Cuban-Americans, a reliably Republican voting bloc in South Florida, are among those likely to vote for McCain.

Still, Figueroa said Obama has openings with the growing number of Puerto Ricans in Orlando and Tampa, and with other new immigrants in South Florida who have largely registered and voted for Democrats.

This is the first election year that Cuban-Americans are no longer the majority of Hispanic registered voters in Florida, according to state figures.

``People in Florida are worried about their jobs, their pensions, their mortgages, they get angry every time they gas up,'' Figueroa said. ``We're going to fight like hell for every vote.'' "

Alaska Beluga whales endangered

"The depleted population of beluga whales that swim off the coast of Alaska's largest city was listed as endangered on Friday by the federal government.

The National Oceanic and Atmospheric Administration said it has determined that belugas in Cook Inlet, the channel that flows from Anchorage to the Gulf of Alaska, are at risk of extinction and deserving of strict protections under the Endangered Species Act.
The population, which fell to a low of 278 in 2005 from 653 in 1994, has yet to rebound from a period of over-harvesting by the region's Native hunters, officials said.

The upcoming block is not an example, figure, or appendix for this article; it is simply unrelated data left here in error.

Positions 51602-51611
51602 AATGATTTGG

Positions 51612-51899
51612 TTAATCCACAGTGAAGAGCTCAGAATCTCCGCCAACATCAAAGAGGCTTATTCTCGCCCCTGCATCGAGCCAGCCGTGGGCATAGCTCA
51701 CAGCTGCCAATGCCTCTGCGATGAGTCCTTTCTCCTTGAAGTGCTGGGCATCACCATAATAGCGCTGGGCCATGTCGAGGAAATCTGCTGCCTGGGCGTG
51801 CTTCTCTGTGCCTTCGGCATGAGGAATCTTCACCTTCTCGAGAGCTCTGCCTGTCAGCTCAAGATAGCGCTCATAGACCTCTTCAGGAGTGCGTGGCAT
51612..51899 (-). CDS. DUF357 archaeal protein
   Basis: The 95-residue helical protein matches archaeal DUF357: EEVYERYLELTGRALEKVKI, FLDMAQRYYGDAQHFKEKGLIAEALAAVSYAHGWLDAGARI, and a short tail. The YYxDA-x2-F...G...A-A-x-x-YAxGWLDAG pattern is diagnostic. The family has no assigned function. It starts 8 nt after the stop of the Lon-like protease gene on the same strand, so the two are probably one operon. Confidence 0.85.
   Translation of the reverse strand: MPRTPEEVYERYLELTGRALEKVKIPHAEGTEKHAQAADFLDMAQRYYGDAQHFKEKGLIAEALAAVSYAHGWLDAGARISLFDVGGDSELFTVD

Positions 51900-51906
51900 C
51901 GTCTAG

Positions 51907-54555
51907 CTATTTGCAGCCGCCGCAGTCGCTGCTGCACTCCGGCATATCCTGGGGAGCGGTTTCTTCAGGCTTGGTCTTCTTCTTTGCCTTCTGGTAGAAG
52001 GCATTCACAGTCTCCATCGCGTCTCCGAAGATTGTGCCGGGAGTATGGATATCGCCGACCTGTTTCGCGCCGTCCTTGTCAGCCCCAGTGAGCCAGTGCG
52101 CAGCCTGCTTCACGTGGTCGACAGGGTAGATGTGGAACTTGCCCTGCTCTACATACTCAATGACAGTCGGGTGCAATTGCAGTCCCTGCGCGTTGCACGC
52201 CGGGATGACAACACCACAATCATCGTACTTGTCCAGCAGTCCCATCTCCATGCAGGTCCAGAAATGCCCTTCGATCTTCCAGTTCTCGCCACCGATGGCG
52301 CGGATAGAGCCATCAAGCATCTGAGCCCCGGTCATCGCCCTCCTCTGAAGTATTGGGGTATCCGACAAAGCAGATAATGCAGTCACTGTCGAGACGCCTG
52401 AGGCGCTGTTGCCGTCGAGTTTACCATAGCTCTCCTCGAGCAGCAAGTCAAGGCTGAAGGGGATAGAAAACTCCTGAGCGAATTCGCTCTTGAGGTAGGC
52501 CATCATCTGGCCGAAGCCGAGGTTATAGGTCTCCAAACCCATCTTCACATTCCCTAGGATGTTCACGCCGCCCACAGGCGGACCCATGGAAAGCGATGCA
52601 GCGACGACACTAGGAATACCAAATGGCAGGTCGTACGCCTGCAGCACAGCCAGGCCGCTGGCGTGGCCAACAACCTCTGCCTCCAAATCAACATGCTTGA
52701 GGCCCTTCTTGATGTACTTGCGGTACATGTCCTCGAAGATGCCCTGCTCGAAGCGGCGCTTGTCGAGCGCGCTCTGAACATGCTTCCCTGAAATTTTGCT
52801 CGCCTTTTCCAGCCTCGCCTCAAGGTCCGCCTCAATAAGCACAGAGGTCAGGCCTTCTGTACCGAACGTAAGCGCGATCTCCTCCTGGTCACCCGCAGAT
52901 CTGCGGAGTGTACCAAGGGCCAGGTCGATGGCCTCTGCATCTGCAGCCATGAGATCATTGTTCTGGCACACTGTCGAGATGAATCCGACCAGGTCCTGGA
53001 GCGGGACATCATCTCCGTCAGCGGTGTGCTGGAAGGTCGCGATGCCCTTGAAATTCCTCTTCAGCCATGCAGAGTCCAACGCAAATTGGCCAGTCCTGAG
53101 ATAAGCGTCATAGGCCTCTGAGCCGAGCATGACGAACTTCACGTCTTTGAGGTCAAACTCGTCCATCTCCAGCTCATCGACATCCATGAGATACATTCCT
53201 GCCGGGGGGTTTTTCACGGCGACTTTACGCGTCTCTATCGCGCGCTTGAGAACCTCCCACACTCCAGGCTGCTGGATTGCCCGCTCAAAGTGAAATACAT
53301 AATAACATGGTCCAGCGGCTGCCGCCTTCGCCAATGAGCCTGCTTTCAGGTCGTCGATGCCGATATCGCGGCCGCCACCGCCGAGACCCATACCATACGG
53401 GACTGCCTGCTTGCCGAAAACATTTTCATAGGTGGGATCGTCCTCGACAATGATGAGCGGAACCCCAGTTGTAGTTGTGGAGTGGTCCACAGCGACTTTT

Hunting of Cook Inlet belugas largely ceased in 1999, but the population continues to struggle, officials said.

"In spite of protections already in place, Cook Inlet beluga whales are not recovering," James Balsinger, acting assistant administrator for NOAA's Fisheries Service, said in a statement.
Environmentalists hailed the listing decision, but criticized the time it took to materialize.
"This ends the debate about whether the beluga should be protected under the Endangered Species Act, and starts the critically important process of actually working to recover the species and protect its habitat," Brendan Cummings, oceans program director for the Center for Biological Diversity said in a statement.

"Hopefully the State of Alaska will now work toward protecting the beluga rather than, as with the polar bear, denying the science and suing to overturn the listing."
The endangered listing comes despite objections from Gov. Sarah Palin, the Republican candidate for vice president. At the urging of the Palin administration, NOAA delayed a listing decision that had been expected in April so that it could conduct one additional summer population survey.

Various industry groups have also fought the listing, which they fear will hamper Cook Inlet oil and gas development, cargo shipping, commercial fishing and major construction projects.
The beluga population of Cook Inlet is among five beluga populations in Alaska waters."